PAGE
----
The Raven and the Whale: Poe, Melville, and the New York Literary Scene

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Johns Hopkins University Press, 1997 - Literary Criticism - 370 pages
A social, cultural, and literary history of the New York literary scene between 1833 and 1857, The Raven and the Whale focuses on the long and acrimonious battle between the conservative Lewis Gaylord Clark, the editor of the influential Knickerbocker, and his camp, and the democratic Evert Duyckinck, a Wiley and Putnam editor who commissioned works by both Poe and Melville, and the "Young America" over the direction that American literature should take.

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A New Yorker Comes Home
Lewis Gaylord Clarks Table
Knickerbocker Whiggery

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About the author (1997)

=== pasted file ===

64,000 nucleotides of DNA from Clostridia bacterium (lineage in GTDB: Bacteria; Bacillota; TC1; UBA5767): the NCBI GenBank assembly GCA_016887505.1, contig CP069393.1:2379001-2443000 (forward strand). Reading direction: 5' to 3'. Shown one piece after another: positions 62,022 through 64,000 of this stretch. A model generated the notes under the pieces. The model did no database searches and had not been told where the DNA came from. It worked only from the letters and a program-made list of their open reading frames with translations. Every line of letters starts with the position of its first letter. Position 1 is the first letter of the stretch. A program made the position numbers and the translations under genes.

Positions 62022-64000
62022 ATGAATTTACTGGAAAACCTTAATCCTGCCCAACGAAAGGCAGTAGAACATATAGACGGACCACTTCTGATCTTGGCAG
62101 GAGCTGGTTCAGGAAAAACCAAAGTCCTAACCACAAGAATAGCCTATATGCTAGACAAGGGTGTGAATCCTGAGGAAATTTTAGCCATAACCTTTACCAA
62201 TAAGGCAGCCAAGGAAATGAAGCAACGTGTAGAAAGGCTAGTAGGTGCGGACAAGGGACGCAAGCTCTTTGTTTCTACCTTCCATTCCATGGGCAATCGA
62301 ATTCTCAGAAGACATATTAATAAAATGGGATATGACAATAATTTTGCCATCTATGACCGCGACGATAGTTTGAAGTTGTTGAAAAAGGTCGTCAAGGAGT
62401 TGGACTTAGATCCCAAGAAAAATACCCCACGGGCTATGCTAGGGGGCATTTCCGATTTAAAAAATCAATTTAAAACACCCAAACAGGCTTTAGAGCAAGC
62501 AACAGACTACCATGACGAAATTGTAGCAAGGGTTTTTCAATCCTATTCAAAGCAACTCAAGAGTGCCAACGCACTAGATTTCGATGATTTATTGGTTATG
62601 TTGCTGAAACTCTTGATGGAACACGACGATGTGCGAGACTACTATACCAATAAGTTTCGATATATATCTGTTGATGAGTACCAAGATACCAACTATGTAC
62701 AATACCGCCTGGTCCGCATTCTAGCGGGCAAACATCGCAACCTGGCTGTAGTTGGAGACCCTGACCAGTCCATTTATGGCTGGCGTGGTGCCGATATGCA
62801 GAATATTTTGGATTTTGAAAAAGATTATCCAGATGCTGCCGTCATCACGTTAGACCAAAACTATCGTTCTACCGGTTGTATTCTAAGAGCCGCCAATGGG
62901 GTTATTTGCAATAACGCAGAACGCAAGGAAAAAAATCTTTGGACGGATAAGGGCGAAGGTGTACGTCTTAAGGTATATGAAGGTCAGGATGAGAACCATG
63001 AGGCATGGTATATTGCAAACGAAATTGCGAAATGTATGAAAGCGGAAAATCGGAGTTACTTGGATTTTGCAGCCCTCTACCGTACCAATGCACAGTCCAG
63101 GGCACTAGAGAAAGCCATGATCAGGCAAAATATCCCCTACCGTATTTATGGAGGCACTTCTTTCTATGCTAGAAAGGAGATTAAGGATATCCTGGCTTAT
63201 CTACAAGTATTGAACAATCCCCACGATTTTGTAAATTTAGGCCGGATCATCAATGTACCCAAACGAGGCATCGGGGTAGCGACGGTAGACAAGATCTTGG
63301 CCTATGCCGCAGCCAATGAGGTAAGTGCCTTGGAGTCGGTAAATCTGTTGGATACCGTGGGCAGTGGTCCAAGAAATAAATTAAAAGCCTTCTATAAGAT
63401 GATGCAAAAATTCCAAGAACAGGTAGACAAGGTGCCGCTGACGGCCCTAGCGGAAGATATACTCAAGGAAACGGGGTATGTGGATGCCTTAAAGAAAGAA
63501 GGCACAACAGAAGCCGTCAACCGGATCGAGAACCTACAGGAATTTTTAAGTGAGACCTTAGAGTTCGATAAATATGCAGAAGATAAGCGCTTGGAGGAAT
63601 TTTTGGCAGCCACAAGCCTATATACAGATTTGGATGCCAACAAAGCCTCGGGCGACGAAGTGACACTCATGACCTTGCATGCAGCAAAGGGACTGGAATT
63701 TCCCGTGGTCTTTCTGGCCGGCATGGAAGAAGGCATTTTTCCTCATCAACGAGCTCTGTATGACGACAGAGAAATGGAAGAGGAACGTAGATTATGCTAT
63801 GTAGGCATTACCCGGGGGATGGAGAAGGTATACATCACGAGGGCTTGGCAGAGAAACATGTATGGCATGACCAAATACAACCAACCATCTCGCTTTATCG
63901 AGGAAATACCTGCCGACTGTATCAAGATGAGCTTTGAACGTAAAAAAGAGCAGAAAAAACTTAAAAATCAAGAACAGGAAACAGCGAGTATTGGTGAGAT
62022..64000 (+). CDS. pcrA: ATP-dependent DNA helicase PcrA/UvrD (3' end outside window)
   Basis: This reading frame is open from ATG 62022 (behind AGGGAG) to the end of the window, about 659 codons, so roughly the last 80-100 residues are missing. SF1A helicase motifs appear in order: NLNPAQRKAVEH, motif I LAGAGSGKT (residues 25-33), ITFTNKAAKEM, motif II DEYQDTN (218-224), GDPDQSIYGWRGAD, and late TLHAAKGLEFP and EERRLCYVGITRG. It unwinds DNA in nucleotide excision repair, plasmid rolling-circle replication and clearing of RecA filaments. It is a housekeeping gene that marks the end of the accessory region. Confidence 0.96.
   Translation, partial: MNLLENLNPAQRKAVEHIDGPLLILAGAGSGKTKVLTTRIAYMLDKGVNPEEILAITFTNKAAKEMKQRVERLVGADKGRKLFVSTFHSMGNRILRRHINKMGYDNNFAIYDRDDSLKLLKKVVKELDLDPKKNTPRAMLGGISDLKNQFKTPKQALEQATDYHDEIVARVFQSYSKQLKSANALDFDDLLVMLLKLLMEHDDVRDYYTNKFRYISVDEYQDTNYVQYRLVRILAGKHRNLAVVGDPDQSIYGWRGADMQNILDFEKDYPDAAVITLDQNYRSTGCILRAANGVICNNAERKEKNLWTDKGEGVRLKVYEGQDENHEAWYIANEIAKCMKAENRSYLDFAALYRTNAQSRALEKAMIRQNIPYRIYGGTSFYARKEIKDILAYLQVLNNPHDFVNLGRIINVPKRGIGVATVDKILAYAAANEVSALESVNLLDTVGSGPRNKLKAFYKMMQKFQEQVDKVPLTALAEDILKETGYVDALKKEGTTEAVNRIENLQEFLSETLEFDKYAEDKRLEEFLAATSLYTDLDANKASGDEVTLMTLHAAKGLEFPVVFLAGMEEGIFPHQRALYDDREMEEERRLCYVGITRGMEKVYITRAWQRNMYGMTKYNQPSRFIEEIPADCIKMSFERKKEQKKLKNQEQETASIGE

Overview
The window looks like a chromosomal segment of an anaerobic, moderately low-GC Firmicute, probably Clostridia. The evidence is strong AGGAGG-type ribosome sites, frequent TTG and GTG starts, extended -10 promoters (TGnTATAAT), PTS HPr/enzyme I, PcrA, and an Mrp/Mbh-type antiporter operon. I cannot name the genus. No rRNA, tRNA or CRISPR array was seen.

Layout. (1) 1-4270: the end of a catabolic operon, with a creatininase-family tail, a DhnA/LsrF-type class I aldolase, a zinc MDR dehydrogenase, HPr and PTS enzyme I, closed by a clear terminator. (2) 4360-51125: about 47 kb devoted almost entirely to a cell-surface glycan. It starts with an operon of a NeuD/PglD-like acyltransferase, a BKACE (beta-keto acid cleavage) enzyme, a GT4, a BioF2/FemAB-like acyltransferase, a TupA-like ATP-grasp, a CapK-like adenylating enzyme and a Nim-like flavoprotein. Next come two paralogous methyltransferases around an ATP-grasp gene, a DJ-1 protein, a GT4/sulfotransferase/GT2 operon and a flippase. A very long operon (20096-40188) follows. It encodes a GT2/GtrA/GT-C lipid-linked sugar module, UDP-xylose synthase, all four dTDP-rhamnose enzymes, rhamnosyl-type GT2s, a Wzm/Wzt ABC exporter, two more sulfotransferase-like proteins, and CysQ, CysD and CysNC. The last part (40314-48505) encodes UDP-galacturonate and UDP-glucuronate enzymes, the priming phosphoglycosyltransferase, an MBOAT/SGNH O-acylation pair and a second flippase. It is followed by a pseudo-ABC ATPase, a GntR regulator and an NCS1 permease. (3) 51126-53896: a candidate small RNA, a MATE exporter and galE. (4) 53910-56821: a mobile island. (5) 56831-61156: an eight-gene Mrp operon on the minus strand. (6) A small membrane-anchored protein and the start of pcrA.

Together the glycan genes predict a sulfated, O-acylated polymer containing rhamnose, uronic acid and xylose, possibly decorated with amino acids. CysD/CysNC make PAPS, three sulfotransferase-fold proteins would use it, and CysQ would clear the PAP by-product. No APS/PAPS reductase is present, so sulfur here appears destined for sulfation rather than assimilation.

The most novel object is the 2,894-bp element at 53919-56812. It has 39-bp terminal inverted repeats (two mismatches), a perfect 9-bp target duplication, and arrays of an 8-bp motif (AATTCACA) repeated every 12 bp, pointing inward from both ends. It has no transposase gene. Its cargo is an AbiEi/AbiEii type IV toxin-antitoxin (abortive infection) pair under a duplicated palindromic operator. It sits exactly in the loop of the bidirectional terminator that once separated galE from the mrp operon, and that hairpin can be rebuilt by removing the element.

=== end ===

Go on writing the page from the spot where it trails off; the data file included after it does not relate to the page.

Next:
Born and educated in Chicago, Perry Miller received his Ph.D. from the University of Chicago in 1931. From that year until his death, he taught at Harvard University. Working with such source materials as diaries and letters, he studed the literature and culture of New England in the colonial and early national eras. His books, and especially his most popular work, The New England Mind (1939--53), radically altered the old stereotypical view of Puritan life as dreary and uninvolved with worldly matters and did much to create renewed interest in the Puritanism of early New England. As Granville Hicks wrote, "He respected the Puritans as thinkers, and he regarded them more highly than he did their successors who moderated their teachings" (Saturday Review). A professor of American literature, Miller wrote critical essays and compiled anthologies of early American poetry and prose. One work, The Life of the Mind in America, published posthumously in 1965, won the 1966 Pulitzer Prize in history. All of Miller's works were informed by a keen sense of history and reminded students of American civilization of how much the Puritans and the Transcendentalists shaped the national culture.

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